Music Review: SOULROCKER
Michael Franti & Spearhead
This ninth studio album from Michael Franti & Spearhead—soulrocker—continues their great tradition of very sing-along-able tunes ripe with joyful energy and social consciousness. Treat yourself to a live concert and you’ll see how electric this music becomes in a group setting: lots of waving arms and smiling faces.
New for this Spearhead album is a pulsing electronic Eurodance sound that Franti actually encountered a long time ago on one of the first records he ever owned, by experimental German band Kraftwerk.
While Franti has come a long way since fronting his first bands The Beatnigs and Disposable Heroes of Hiphoprisy, he continues to be an artist offering vulnerability, sensitivity, and a longing for social justice. “Once a Day” was inspired by his son’s diagnosis with a rare kidney disease. And “My Lord” came out of Franti’s exploration of his own adoption as a baby by a Finnish American family from a birth mother who is Irish, German, and Belgian and birth father who is African American and Native American. “When I was born I was alone / Spent the rest of my life finding my way home,” Franti sings.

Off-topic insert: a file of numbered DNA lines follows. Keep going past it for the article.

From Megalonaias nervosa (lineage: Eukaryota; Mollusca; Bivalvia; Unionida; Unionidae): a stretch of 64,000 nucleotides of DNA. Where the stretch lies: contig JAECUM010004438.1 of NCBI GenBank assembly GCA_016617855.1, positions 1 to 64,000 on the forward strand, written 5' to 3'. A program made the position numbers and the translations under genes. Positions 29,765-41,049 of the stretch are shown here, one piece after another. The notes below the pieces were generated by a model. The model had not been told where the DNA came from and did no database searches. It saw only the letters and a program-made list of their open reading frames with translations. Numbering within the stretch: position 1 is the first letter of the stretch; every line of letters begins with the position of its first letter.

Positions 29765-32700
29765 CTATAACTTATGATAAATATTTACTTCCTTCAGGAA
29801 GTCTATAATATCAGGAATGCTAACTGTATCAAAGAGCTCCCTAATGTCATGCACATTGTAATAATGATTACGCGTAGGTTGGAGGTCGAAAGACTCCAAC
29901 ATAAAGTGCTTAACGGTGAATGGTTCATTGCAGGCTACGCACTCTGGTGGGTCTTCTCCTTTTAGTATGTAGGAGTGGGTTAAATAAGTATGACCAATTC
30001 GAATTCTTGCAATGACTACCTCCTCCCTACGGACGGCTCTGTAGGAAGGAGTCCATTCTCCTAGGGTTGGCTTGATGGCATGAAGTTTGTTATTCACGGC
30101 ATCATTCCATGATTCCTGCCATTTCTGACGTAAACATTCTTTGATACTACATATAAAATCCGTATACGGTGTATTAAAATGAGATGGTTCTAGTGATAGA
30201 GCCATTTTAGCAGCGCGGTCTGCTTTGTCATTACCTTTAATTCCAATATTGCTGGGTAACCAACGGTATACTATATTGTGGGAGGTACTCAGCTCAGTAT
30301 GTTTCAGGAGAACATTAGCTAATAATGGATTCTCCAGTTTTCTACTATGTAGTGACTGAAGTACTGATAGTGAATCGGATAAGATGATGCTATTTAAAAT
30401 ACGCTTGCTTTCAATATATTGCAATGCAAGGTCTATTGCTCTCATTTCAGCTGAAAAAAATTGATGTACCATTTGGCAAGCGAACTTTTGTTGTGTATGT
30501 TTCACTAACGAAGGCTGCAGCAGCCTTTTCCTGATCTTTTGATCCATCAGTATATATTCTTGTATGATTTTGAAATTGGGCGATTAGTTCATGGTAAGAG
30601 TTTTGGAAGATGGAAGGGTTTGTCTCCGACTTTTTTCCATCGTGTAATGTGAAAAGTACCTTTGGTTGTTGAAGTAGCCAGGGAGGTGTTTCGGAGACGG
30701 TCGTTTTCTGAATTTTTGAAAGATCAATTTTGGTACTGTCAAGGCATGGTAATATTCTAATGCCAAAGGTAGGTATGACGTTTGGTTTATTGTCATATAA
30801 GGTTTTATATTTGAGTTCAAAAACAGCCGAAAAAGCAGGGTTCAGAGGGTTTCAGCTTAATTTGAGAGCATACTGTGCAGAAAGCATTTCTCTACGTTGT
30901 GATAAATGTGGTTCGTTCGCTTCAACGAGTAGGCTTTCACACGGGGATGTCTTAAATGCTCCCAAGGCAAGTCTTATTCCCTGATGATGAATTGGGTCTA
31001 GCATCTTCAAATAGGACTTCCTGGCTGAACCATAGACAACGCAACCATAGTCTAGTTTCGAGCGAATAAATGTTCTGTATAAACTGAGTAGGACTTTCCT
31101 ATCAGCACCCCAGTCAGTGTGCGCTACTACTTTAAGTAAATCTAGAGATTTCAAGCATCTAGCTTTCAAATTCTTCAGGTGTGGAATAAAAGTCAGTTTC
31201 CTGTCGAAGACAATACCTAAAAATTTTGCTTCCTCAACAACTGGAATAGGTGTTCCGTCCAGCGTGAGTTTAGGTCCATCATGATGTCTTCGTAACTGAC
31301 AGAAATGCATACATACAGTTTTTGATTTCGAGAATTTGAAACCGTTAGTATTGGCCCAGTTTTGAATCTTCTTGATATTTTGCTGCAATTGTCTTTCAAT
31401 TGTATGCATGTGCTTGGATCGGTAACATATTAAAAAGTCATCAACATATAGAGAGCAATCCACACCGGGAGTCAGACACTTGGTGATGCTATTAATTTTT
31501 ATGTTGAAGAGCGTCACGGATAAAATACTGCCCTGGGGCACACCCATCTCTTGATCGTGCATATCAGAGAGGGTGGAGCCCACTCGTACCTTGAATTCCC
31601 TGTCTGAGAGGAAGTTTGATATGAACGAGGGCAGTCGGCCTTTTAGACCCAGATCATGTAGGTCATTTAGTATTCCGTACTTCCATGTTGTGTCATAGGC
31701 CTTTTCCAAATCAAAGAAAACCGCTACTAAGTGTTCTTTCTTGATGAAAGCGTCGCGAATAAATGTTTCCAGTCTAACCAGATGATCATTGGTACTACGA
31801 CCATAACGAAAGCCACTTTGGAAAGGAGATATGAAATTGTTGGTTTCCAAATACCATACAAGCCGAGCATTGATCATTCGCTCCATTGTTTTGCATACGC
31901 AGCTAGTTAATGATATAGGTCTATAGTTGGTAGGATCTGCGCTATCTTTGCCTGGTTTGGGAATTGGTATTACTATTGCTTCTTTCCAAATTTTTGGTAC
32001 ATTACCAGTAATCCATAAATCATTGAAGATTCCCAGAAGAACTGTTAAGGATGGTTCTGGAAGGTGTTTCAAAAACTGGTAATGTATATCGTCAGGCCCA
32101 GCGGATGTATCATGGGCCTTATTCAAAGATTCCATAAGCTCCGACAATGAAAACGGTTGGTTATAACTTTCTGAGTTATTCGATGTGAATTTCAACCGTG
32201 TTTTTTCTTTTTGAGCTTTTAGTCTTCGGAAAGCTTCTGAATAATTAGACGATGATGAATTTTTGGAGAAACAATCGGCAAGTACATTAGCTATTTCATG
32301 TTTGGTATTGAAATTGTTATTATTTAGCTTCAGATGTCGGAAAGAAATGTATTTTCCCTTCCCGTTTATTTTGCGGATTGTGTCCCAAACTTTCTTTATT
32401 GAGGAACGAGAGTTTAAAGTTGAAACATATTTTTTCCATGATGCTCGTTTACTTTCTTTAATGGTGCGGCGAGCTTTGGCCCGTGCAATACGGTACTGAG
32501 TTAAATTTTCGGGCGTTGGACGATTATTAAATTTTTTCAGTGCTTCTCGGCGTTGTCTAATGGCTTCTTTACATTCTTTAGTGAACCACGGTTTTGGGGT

On “Good to Be Alive Today” the lyrical lens is widened as Franti and his band tackle some difficult material including Ebola, ISIS, drone warfare, child soldiers, political corruption, and police violence. “People used to feel safer when they would hear a siren / Like help is on its way but now they only think of violence.”
A soulrocker is defined in the lyrics booklet as “One who lives from the heart, with compassion for all, and possesses a tenacious enthusiasm for music, life, and the planet.” It’s also a good description of Michael Franti. Enjoy!